- Hungary's Spat with the IMF and EU Could Signal Another Crisis to Come
- Hungary is the Latest European Domino to Fall
Basically, a miniature banking crisis is festering in Hungary. If it isn't contained, it could grow into a genuine crisis that infects the secondary lending markets around the world.
Hungary is supposed to have about $30 billion in domestic liquidity for exchange, the equivalent of about five months of capital in its national account. But it won't be getting additional funds from the EU machine in Brussels, or the International Monetary Fund (IMF), anytime soon.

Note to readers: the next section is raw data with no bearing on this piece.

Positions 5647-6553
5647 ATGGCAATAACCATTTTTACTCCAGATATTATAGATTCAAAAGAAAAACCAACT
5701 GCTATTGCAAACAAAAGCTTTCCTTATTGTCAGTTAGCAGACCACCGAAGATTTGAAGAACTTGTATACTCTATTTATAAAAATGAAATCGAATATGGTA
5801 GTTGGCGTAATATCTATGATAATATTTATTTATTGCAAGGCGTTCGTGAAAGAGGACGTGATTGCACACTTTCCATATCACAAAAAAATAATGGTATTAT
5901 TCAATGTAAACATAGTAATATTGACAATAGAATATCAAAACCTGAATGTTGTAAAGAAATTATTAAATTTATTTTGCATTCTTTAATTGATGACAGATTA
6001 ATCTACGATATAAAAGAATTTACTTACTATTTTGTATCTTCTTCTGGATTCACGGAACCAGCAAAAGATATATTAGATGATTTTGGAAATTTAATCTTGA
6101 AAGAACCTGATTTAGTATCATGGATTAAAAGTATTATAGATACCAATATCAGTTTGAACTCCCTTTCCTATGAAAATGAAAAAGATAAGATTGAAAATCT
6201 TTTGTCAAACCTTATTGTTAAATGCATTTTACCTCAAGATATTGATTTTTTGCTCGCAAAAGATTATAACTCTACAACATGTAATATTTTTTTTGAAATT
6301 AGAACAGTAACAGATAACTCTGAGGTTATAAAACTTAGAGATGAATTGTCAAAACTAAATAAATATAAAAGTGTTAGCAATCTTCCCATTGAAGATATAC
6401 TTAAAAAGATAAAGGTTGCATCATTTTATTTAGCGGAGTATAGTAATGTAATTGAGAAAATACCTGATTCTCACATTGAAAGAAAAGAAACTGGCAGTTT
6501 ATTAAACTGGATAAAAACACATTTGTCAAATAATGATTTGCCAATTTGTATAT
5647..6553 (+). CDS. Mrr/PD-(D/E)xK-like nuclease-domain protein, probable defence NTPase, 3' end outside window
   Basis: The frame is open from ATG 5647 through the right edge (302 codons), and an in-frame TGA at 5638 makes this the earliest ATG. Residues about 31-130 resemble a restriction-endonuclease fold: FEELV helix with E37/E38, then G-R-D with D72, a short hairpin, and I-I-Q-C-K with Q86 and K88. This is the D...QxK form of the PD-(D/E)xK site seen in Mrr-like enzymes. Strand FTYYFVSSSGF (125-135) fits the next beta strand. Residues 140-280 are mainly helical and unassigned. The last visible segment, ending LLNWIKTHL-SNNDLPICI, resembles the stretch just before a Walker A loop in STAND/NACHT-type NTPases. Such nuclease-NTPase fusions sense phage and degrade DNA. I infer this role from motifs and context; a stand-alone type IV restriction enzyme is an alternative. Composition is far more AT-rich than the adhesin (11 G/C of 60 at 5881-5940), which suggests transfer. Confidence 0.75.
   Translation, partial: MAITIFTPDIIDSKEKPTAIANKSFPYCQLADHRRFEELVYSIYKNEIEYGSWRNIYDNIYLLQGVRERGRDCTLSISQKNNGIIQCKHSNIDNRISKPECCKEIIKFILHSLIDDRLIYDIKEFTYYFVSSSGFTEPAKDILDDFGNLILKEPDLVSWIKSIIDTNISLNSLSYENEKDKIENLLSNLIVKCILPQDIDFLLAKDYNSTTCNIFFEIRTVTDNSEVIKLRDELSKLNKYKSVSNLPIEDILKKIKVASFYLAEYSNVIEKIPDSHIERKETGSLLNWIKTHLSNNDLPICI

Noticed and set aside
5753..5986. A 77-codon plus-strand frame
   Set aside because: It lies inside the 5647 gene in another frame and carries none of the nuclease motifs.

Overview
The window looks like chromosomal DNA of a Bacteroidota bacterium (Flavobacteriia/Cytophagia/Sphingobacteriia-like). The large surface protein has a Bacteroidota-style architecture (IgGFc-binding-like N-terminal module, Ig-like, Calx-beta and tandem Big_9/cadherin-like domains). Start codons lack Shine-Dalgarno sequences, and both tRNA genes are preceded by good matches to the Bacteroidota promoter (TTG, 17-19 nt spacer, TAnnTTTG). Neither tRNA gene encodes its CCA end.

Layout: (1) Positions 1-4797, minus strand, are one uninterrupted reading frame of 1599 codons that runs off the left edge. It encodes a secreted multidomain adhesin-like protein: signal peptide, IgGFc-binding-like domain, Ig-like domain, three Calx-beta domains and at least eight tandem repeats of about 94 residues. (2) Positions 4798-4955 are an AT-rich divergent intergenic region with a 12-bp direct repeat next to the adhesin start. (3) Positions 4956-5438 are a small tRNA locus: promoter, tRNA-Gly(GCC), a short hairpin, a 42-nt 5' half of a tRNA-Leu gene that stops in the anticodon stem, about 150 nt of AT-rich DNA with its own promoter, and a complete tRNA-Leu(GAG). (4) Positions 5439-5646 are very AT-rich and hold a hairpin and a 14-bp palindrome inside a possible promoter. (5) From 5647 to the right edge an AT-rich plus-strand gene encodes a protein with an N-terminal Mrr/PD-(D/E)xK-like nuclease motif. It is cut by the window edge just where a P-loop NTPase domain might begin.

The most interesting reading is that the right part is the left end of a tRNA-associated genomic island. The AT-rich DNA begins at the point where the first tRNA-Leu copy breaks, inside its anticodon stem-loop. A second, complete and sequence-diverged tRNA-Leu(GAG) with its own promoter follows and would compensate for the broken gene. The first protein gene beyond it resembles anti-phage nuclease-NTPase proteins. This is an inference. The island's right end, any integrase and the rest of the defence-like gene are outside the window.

As if Greece, Spain and Portugal were not enough of a concern for the European financial system, another villain has emerged from behind the curtains: Hungary.
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A new government swept into office in late May and the ruling party leader declared the country had little chance of avoiding a Greek-style credit crisis because the former government had been cooking the books.
A spokesman for Prime Minister Viktor Orban said it was not an exaggeration to talk about the potential for default.